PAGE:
Wheat is where many of the interesting changes occurred as funds sold 9,391 contracts in KC wheat to put their net position at -25,612 contracts, the largest net short since September 13th, 2016.  Similar to corn, funds have sold HRW for 12-weeks in a row for a combined 82,194 contracts of net selling.  More impressively, the gross commercial long position continues to surge, jumping by 10,000 contracts to a new record +109,516 contracts.  Commercials in HRW are the least short since December 13th, 2016.  In SRW, funds sold 30,885 contracts to put their net short at -131,995 contracts, the largest net short since September 6th.  Their current positon accounts for 69.6% of their largest net short on record, so definitely more room to press if they feel the need.  Importantly, however, the gross commercial long in SRW also shot higher to +152,805 contracts, the largest since 11/22/16 and the fifth largest on record.  The combined wheat fund short of -154,278 contracts is the largest since April, while the combined commercial long from the three wheat exchanges of +302,649 contracts is a new record.  In addition, KC wheat open interest hit a new record high this week while CGO wheat is the largest since 2011 and the largest seasonally on record.  Record participants, record commercial ownership and heavy non-commercial selling.  We’ve seen this story before.  The combined grain and oilseed managed fund position surged by 60,000 contracts last week to -330,979 contracts, the largest since June 27th.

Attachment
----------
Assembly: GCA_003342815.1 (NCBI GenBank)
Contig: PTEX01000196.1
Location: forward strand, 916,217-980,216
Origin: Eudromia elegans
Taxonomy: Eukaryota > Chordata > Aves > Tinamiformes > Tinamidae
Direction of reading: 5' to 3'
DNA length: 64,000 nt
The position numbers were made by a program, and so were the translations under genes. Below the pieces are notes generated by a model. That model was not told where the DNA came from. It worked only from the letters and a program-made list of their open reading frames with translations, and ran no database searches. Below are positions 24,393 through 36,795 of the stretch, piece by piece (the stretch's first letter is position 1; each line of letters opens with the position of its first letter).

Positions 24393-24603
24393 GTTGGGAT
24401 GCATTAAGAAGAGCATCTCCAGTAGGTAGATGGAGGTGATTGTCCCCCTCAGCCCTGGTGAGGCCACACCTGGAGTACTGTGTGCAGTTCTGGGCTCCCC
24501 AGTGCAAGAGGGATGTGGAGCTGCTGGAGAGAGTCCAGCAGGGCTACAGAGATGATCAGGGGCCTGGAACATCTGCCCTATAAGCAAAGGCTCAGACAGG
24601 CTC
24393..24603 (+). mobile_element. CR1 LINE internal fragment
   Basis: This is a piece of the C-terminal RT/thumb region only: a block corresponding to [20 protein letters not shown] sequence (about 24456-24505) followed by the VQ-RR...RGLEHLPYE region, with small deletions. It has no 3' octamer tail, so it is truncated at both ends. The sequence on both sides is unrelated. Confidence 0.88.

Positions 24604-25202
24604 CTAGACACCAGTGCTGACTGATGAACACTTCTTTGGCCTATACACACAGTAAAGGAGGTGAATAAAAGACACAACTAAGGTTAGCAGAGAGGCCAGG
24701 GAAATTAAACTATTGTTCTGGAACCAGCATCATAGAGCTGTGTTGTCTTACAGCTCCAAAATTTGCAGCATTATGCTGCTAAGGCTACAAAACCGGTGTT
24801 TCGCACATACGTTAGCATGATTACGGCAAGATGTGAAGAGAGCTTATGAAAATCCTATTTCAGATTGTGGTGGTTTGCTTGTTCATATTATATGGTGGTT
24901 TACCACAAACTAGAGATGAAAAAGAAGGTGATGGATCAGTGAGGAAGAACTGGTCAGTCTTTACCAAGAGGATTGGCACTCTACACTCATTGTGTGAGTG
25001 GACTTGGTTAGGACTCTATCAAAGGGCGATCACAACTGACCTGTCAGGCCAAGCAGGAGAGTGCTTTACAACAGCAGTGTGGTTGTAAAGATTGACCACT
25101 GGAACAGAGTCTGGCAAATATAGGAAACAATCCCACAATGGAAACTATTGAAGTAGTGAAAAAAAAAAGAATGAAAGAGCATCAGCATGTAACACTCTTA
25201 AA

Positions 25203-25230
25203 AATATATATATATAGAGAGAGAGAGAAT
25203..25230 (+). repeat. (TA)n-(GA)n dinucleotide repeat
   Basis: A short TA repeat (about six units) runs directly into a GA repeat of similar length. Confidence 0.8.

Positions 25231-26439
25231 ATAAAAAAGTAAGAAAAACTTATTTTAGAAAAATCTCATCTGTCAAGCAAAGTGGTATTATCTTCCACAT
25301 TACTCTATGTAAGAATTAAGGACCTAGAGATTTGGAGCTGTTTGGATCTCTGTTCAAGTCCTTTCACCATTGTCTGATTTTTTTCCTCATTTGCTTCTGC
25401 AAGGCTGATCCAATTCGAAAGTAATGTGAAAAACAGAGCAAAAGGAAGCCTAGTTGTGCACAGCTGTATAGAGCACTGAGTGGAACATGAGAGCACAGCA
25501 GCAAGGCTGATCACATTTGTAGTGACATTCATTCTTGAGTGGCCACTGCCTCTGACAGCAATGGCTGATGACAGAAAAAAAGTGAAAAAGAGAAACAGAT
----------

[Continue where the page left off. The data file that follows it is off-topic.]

Other data released Friday included import/export data for the month of September which saw another solid month of ethanol exports.  Exports totaled 86.4 million gallons which was below last month’s 103.0 million gallons and last year’s 98.4 million gallons, but is still a solid month from a historical perspective.  Ethanol exports year-to-date have been on a tear, totaling 992.9 million gallons which compares with 808.1 million gallons on this date a year ago.  India and Brazil both showed up last month with solid imports at 20.3 million and 19.0 million gallons, respectively.  DDGs exports had a bounce back month at 903,290MT which was above last month’s 761,467MT, but below last year’s 992,326MT.  YTD exports total 8.206MMT which is slightly below a year ago at 8.520MMT.  China continues to take next to nothing, a far cry from their 400-900TMT totals in 2013-2015.

Tonight’s crop progress report is expected to show corn harvest in the 73-75% area vs. 54% last week and 85% average.  Soy harvest is expected at 93% complete vs. 83% last week and 91% average.  Also expectations for winter wheat conditions to edge higher, but more important will be the amount of acres left to plant given final insurance plant dates have already been hit in many counties.  Expectations for corn production to rise 53mbu on Thursday’s crop report, while soybeans are expected to decline by 23mbu.  A deeper dive will be conducted later this week.


Bottom Line:  Corn has shown no interest in moving away from $3.50, soybeans are looking vulnerable technically and wheat appears to be at levels it has not paid to sell over the last couple years.  The structure of our markets are short and getting shorter by the week.  Considering corn and HRW have been sold 12-16 weeks in a row speaks volumes.  Another 50mbu of production added to corn doesn’t feel like it is going to drive us sharply lower than where we currently are.  Basis is firming, spreads are off the lows and end user margins are expanding.


Good Luck Today.

Tregg Cronin

Market Analyst